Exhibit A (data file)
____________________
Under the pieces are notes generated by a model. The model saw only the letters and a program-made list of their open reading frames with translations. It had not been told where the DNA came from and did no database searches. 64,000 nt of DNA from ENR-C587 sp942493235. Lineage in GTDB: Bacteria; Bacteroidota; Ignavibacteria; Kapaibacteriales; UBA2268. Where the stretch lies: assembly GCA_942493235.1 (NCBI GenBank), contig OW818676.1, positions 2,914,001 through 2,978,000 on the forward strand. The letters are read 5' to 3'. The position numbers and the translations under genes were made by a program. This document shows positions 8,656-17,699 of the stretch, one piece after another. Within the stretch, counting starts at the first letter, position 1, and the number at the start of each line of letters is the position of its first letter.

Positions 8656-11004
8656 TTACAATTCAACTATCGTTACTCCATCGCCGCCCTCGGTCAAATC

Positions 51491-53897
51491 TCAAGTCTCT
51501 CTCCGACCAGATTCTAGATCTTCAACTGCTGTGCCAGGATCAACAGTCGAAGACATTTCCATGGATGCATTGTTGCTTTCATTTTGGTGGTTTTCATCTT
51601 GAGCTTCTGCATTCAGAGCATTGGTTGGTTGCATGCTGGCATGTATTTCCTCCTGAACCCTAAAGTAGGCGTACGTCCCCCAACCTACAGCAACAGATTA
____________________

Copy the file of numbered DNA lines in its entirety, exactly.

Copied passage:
Under the pieces are notes generated by a model. The model saw only the letters and a program-made list of their open reading frames with translations. It had not been told where the DNA came from and did no database searches. 64,000 nt of DNA from ENR-C587 sp942493235. Lineage in GTDB: Bacteria; Bacteroidota; Ignavibacteria; Kapaibacteriales; UBA2268. Where the stretch lies: assembly GCA_942493235.1 (NCBI GenBank), contig OW818676.1, positions 2,914,001 through 2,978,000 on the forward strand. The letters are read 5' to 3'. The position numbers and the translations under genes were made by a program. This document shows positions 8,656-17,699 of the stretch, one piece after another. Within the stretch, counting starts at the first letter, position 1, and the number at the start of each line of letters is the position of its first letter.

Positions 8656-11004
8656 TTACAATTCAACTATCGTTACTCCATCGCCGCCCTCGGTCAAATC

Positions 51491-53897
51491 TCAAGTCTCT
51501 CTCCGACCAGATTCTAGATCTTCAACTGCTGTGCCAGGATCAACAGTCGAAGACATTTCCATGGATGCATTGTTGCTTTCATTTTGGTGGTTTTCATCTT
51601 GAGCTTCTGCATTCAGAGCATTGGTTGGTTGCATGCTGGCATGTATTTCCTCCTGAACCCTAAAGTAGGCGTACGTCCCCCAACCTACAGCAACAGATTA